Intended for healthcare professionals

General Practice

Out of hours service: the Danish solution examined

BMJ 1994; 309 doi: (Published 17 December 1994) Cite this as: BMJ 1994;309:1624
  1. Frede Olesen,
  2. Jacqueline V Jolleys
  1. Research Unit for General Practice, Institute of Family Medicine, University of Aarhus, Denmark, director of research. Department of General Practice, Medical School, University of Nottingham, honorary lecturer.
  1. Correspondence to: Dr J V Jolleys, Country House, Coleorton, Coalville, Leicestershire LE67 8JJ.
  • Accepted 14 November 1994

In Denmark the provision of out of hours care by general practitioners came under increasing pressure in the 1980s because of growing demand for services by the public and increasing complaints from rural doctors about their heavy workload and disproportionately low remuneration in comparison with urban doctors. As a result, the out of hours service was reformed at the start of 1992: locally negotiated rota systems were replaced with county based services. Each county now has a coordination centre, where all patients' calls are received by a team of doctors. The doctors may give a telephone consultation, advise the patient to attend one of the emergency clinics strategically placed about the county, or arrange for a home visit. Doctors on home visiting duty are located at bases throughout the county and keep in touch with the coordination centre with mobile telephones. Graded fees mean that doctors are encouraged to give telephone consultations rather than arrange for clinic consultations or home visits. The reforms have reduced doctors' out of hours workload and the number of home visits made and have proved acceptable to patients, doctors, and administrators.

The provision of out of hours care by general practitioners has been the subject of recent debate in Britain as patients' demands of the service increase.*RF 1-3* To help with this debate we describe the reforms of out of hours provision of primary care in Denmark which culminated in the launch of a new service on 1 January 1992.

The Danish National Health Insurance is based on principles of equity with no payment by patients, similar to those of the British NHS.4 More than 96% of the Danish population have chosen group one health insurance whereby the patient accepts being listed with a general practitioner, who acts as gatekeeper to secondary care, in return for free access to all health care. General practitioners each have on average 1600 registered patients, for whom they are fully responsible for primary care for 24 hours a day. In Denmark out of hours care is from 4 pm to 8 am, Monday to Friday, and for all of Saturday and Sunday.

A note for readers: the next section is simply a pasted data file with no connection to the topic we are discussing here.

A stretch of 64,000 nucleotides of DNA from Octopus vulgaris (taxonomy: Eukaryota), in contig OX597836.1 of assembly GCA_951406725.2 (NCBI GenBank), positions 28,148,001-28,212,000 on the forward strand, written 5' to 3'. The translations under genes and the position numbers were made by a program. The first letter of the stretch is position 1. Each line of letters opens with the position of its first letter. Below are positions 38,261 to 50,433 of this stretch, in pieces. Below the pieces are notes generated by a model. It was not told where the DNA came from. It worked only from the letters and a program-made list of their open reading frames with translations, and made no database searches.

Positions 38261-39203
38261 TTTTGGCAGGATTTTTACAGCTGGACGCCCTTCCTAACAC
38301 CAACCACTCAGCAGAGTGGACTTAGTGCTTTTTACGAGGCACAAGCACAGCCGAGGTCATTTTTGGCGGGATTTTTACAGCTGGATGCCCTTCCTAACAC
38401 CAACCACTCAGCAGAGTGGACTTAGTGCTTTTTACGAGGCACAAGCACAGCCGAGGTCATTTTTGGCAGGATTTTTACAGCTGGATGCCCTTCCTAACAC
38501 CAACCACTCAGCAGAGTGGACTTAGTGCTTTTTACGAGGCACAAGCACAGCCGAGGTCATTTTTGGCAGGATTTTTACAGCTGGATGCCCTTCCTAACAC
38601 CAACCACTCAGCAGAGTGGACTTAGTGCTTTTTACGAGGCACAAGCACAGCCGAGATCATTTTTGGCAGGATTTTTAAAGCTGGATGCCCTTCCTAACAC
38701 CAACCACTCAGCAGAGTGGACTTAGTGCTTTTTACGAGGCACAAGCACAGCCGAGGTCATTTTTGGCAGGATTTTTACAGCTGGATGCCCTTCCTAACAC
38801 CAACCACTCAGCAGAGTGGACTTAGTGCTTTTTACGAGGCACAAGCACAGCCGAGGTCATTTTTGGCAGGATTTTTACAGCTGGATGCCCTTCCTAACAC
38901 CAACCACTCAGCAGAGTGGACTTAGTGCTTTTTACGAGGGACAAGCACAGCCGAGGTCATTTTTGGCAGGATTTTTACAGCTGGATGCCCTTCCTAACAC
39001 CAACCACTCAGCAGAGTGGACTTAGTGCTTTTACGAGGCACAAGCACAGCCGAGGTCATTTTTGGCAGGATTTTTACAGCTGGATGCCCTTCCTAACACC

Out of hours services before reform

Before the reforms of January 1992 there were three main patterns of delivery of out of hours service in Denmark. Telephone consultations, surgery consultations, and home visits were available countrywide, each with an increasing service fee.


A locally organised rota system provided out of hours care for the registered patients of 50 to 200 general practitioners. Doctors' duty sessions lasted 8-12 hours, and those doctors who chose not to participate in the rota could opt out with consequent loss of earnings. Consequently, in some areas hospital doctors were employed to help provide the service. General practitioners contracted with the ambulance service to handle the patients' calls. Occasionally, it was suggested that a patient should talk to the doctor on call to get advice. In some towns there were emergency consultation centres, but these were rarely used and 90-95% of patients received home visits.


In this system between three and eight doctors cooperated to provide out of hours cover according to a rota. Calls from patients were answered by the doctors or their spouses. Three services were offered—telephone and surgery consultations and home visits. As many as half of patients' calls culminated in telephone advice. Surgery consultations were common, and home visits were kept to a minimum. Duties were long, typically from 4 pm one day until 8 am the next or from 4 pm on Friday until 8 am on Monday. The system was cheap to run compared with the category A service.


A combination of service categories A and B existed so that doctors in these areas could sometimes opt out of the rota system by paying others to do their duties.

Reasons for reform

During the 1980s general practitioners faced an increasing demand for out of hours services, particularly from young people, and there were increasing complaints from rural doctors about the heavy workload and the disproportionately low remuneration for out of hours care in comparison with doctors in cities. In response general practitioners in the medical association started to negotiate a new contract with politicians, whose main reasons for entering into discussions were to increase general practitioners' services within contracted hours and to curb patients' increasing demands for out of hour services. A new service was agreed with the National Health Insurance to be implemented by 1 January 1992.